Cats can be prone to getting recurring bladder problems which makes them urinate in unusual places instead of in their usual tray or outside. Cats will urinate in the bath or basin, on the bed, on laundry or on the bathmat, for example. The inflamed bladder lining leads to a hypersensitive bladder which makes the cats urinate even when there are only a few drops of urine in the bladder. These bladder problems often recur frequently, and since cat urine has a particularity nasty odor, owners can often get very frustrated with their cats. Some cats are even put to sleep for this very reason. This article deals with the most common causes of bladder trouble in cats and how best to deal with them. A blocked bladder in male cats due to bladder stones is a life threatening emergency.
BLOCKED BLADDER in male cats
Bladder stones and consequently blocked bladders in male cats are a veterinary emergency. Blocked bladders in male cats happen when tiny bladder stones pass out the bladder down into the urethra inside the penis. The stones lodge there inside the urethra in the penis and can end up blocking the urethra fully, so that the cat cannot pass urine at all, or only a few drops at a time.
Over time the bladder gets fuller and fuller and may even rupture inside the cat’s abdomen. This is a VETERINARY EMERGENCY as cats can die from this. If you suspect your cat has a blocked bladder, do not leave it, even for a few hours. As the urine builds up inside the bladder it has nowhere else to go so it goes back up into the kidneys and fills the up as well, effectively stopping urine production. Dangerously high levels of potassium can build up in the bloodstream which at first slow and then finally stop the heart. If the bladder bursts inside the cat’s abdomen, the body then absorbs all the poisons from 24 hours of urine production at the same time into the bloodstream which poisons the cat, leading to extremely high potassium levels which can stop the heart.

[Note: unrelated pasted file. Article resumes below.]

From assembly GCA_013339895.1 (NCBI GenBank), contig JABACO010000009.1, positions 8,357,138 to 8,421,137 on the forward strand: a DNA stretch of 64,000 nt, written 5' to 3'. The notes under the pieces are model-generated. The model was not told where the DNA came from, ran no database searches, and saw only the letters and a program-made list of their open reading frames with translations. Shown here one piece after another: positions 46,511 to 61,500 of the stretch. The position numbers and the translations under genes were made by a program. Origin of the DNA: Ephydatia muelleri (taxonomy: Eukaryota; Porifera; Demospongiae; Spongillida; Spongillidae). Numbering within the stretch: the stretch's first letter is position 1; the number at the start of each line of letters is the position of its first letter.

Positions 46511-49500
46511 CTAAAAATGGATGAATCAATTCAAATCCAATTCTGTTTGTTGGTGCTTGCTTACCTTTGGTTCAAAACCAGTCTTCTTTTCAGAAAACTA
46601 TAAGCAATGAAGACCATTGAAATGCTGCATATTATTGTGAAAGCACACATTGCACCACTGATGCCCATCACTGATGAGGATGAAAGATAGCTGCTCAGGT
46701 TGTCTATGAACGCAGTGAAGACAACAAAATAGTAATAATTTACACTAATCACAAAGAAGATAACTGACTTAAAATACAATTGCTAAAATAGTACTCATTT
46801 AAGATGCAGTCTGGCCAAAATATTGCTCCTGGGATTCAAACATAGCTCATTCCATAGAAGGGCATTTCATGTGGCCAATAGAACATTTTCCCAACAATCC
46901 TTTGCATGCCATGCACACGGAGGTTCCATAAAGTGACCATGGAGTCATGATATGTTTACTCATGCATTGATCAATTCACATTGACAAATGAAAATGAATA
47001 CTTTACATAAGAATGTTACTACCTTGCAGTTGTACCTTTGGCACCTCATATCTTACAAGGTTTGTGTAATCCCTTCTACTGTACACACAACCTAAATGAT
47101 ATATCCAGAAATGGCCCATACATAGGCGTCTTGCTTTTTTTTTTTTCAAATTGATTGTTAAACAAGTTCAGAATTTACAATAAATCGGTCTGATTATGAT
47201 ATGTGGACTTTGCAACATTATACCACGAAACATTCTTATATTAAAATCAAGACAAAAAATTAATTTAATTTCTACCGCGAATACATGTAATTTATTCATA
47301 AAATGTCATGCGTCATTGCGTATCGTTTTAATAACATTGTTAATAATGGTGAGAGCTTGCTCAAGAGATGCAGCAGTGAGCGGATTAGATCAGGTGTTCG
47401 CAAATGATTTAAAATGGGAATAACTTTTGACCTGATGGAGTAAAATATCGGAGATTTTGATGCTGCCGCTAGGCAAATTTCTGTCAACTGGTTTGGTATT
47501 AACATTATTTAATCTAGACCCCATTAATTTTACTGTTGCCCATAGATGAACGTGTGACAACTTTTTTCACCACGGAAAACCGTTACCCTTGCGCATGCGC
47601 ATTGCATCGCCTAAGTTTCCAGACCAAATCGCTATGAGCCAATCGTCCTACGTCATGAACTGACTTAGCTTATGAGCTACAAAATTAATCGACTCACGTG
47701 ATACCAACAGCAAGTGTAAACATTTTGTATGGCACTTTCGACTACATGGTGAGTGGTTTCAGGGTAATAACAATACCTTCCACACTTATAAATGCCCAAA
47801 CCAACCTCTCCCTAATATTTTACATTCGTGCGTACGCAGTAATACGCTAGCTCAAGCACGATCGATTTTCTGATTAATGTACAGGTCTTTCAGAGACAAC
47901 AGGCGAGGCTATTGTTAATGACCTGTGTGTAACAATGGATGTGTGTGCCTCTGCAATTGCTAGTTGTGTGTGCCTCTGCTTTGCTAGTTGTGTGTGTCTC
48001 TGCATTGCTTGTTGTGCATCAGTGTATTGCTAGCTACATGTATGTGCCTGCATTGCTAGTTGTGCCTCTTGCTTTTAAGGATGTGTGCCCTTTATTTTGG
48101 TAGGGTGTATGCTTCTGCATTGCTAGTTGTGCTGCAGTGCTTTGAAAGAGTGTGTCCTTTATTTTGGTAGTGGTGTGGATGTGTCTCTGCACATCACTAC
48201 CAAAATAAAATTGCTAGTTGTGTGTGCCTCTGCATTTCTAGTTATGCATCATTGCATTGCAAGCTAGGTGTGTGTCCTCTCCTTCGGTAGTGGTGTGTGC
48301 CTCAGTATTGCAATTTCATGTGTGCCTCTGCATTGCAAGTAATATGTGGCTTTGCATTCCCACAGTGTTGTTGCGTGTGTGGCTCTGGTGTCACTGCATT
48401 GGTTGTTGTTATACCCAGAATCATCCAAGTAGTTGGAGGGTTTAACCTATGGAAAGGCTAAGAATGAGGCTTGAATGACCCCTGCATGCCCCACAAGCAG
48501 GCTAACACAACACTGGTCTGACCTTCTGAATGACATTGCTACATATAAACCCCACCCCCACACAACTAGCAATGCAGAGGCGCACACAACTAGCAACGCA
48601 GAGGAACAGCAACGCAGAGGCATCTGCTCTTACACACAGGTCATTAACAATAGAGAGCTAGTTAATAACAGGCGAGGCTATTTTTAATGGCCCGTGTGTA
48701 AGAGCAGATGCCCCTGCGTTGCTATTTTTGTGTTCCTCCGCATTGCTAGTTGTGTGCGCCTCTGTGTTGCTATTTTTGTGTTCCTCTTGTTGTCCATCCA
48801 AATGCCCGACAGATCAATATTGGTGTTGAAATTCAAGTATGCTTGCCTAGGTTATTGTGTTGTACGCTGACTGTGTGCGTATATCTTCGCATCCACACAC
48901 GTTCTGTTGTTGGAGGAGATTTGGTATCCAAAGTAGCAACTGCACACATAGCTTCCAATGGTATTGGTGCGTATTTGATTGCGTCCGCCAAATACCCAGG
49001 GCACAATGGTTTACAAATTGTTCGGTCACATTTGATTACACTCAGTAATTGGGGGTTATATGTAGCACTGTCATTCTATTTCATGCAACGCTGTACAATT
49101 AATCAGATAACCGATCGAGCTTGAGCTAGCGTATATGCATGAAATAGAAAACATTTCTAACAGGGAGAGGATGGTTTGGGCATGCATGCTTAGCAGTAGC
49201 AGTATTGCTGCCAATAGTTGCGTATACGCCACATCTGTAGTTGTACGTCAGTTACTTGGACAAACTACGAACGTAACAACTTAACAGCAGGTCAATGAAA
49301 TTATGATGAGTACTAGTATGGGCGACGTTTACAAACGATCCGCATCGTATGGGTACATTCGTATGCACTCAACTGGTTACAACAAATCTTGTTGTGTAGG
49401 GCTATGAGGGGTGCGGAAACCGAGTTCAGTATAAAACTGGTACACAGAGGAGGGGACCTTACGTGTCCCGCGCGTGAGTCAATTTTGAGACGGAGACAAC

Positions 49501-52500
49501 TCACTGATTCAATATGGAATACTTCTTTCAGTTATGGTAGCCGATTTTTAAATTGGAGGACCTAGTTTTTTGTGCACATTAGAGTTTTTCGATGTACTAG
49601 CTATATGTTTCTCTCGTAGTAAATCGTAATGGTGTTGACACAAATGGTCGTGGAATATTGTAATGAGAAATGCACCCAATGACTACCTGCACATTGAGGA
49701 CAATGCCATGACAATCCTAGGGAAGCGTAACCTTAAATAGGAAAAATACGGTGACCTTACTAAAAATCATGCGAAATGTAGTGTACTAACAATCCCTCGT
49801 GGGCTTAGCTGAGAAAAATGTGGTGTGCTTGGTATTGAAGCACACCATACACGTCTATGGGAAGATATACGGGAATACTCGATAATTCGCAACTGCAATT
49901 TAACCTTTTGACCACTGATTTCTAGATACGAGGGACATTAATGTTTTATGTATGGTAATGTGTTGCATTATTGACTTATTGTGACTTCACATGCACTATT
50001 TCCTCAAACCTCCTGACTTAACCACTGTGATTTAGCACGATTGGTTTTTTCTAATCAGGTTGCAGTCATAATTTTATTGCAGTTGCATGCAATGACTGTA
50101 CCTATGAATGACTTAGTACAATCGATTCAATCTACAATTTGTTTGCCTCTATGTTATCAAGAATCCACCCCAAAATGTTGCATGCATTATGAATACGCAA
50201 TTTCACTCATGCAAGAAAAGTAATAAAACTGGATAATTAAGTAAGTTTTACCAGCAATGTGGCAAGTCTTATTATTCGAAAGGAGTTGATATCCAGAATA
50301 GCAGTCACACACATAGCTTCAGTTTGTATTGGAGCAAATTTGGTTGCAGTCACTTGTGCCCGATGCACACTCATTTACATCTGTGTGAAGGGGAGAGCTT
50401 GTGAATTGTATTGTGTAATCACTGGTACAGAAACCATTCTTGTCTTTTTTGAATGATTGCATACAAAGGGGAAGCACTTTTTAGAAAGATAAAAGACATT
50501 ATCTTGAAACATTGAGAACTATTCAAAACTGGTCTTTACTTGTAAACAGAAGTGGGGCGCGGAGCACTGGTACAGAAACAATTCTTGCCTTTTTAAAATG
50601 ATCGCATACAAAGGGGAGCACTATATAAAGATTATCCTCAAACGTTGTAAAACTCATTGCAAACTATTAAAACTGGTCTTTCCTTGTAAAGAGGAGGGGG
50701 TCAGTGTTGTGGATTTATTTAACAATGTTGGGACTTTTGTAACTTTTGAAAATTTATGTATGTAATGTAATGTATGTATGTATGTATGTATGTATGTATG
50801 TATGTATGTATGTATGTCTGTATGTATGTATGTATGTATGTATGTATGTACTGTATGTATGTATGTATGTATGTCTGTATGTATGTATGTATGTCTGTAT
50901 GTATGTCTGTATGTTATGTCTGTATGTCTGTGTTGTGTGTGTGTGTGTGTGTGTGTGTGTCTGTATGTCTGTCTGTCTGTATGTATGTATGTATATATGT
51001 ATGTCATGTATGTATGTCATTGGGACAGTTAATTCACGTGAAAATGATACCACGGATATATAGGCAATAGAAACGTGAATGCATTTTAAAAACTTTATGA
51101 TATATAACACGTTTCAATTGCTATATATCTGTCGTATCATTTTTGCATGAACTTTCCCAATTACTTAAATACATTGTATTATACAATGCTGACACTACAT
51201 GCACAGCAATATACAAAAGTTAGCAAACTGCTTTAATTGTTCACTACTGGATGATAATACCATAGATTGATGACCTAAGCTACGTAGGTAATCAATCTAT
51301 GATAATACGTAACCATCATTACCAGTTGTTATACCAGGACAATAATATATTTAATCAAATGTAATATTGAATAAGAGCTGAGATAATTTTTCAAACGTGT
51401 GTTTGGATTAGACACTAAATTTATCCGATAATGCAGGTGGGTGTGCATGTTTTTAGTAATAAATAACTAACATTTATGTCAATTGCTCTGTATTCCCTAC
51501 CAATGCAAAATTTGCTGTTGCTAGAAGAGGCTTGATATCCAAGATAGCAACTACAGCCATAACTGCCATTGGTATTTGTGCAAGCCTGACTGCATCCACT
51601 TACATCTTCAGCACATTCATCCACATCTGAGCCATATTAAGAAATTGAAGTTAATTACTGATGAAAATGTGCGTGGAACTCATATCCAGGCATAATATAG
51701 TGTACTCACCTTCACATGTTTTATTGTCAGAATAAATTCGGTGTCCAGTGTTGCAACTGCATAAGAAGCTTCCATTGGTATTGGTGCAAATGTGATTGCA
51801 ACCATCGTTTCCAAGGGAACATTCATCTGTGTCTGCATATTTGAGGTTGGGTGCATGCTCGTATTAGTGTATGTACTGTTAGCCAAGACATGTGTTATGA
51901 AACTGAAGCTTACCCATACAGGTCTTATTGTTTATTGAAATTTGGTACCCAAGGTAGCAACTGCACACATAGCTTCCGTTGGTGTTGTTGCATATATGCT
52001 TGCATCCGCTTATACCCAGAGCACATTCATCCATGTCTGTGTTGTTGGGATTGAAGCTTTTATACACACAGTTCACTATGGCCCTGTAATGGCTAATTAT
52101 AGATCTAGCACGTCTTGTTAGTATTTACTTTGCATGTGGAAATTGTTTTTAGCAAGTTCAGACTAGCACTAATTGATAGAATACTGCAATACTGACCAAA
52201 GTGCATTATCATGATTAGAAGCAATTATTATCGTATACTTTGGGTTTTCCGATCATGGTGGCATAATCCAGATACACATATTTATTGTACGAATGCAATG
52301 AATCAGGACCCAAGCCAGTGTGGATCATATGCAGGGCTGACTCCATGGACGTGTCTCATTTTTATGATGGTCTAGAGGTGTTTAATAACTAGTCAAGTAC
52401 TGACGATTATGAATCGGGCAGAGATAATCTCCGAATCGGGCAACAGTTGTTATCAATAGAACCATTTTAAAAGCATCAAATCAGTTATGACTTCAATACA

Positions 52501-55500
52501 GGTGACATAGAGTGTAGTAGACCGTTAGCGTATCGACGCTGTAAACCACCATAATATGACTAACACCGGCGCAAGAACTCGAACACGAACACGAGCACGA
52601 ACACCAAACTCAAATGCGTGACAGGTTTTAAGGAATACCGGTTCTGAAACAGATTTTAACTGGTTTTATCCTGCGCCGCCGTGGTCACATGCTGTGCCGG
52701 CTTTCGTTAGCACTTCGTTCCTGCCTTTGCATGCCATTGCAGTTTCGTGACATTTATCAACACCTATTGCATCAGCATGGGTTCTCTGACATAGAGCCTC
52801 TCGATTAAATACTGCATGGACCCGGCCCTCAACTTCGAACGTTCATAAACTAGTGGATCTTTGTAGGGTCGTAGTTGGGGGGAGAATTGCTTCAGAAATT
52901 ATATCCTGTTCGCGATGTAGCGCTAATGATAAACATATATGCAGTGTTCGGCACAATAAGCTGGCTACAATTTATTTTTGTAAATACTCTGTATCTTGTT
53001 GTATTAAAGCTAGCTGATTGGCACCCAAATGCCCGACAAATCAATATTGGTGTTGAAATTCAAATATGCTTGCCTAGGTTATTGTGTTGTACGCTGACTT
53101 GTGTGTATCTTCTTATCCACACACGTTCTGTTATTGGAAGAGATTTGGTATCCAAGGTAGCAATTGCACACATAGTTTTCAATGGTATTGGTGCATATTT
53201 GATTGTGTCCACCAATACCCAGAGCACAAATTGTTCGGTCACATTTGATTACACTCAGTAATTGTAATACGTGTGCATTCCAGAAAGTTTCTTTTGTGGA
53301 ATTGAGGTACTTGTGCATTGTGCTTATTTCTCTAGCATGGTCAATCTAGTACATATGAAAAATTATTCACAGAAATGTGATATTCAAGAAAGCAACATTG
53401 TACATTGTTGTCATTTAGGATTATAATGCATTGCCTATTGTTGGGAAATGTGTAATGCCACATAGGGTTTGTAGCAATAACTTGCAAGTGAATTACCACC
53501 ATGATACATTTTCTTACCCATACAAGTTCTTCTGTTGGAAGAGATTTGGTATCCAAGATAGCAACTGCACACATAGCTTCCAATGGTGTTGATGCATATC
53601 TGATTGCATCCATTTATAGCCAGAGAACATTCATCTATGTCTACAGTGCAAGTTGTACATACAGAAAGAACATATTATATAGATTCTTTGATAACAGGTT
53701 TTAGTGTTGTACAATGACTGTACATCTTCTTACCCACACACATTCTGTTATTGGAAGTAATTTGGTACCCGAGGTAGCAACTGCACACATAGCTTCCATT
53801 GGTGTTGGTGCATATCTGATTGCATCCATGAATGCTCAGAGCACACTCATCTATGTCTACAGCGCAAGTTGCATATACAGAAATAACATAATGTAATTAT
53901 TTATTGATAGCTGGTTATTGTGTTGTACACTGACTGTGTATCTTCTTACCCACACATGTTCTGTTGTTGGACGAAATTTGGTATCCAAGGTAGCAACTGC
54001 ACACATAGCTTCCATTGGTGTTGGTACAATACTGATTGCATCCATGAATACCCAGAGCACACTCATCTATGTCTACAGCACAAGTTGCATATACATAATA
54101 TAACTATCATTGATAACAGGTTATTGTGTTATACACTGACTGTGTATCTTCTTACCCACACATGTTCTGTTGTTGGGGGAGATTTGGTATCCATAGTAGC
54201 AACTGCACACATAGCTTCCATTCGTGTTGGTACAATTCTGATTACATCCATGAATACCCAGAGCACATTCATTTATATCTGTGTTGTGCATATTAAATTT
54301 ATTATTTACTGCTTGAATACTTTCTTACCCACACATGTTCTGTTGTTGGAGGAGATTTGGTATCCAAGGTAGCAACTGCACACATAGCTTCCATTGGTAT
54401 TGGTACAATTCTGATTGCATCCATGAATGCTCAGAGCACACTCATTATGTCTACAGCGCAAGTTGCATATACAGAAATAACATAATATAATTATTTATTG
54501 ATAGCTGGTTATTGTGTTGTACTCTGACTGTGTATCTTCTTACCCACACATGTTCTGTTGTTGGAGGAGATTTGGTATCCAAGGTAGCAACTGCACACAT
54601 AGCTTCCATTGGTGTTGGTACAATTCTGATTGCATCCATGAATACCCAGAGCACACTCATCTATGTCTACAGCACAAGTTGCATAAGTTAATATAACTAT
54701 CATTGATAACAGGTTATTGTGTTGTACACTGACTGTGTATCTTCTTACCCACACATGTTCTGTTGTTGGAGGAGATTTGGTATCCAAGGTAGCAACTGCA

WHAT CAUSES BLADDER STONES
A blocked bladder in male cats is a result of a blockage. A blockage can be caused by either a stone or a plug of protein type material together with small crystals and junk. The end result is the same.
- DIET – some diets are rich in minerals which tend to precipitate out in strong urine, forming crystals and then bladder stones
- INFECTION – a bladder infection may make the urine more ‘sticky’ which provides a perfect opportunity for small crystals to stick together, forming stones.
- METABOLIC – some animals have a defect in their metabolism, causing bladder stones, but this is more common in dogs than cats.
Signs and history of a blocked bladder in a Tomcat
- Cat stands in box for ages straining to urinate
- Cat appears to be constipated
- Small drops of bloody urine on penis tip or in sand
- Sand is dry, despite cat spending a lot of time in its box
- Cat makes weird vocal noises – low pitched and crying
- Cat tries to wee in pot-plants, on the couch, in the basin and the bath and on the bathmat or owner’s clothes.
- Cat is comatose or not moving
- Cat cries when picked up due to the pressure on the full bladder
- Cat’s tummy seems to be bloated or full
- Rock hard mass in abdomen
- Male cats, usually 3 years plus, slightly tubby
- It is the change of season.
- Cats are usually castrated males
Treatment of a Blocked Bladder in male cats
This is an emergency. Once your vet has diagnosed a blocked bladder, your cat will be admitted to hospital and will stay there approximately three days. Your vet will put your cat under deep sedation or general anaesthetic and will pass a small bore catheter up the urethra (the tube through which urine runs in the middle of the penis.)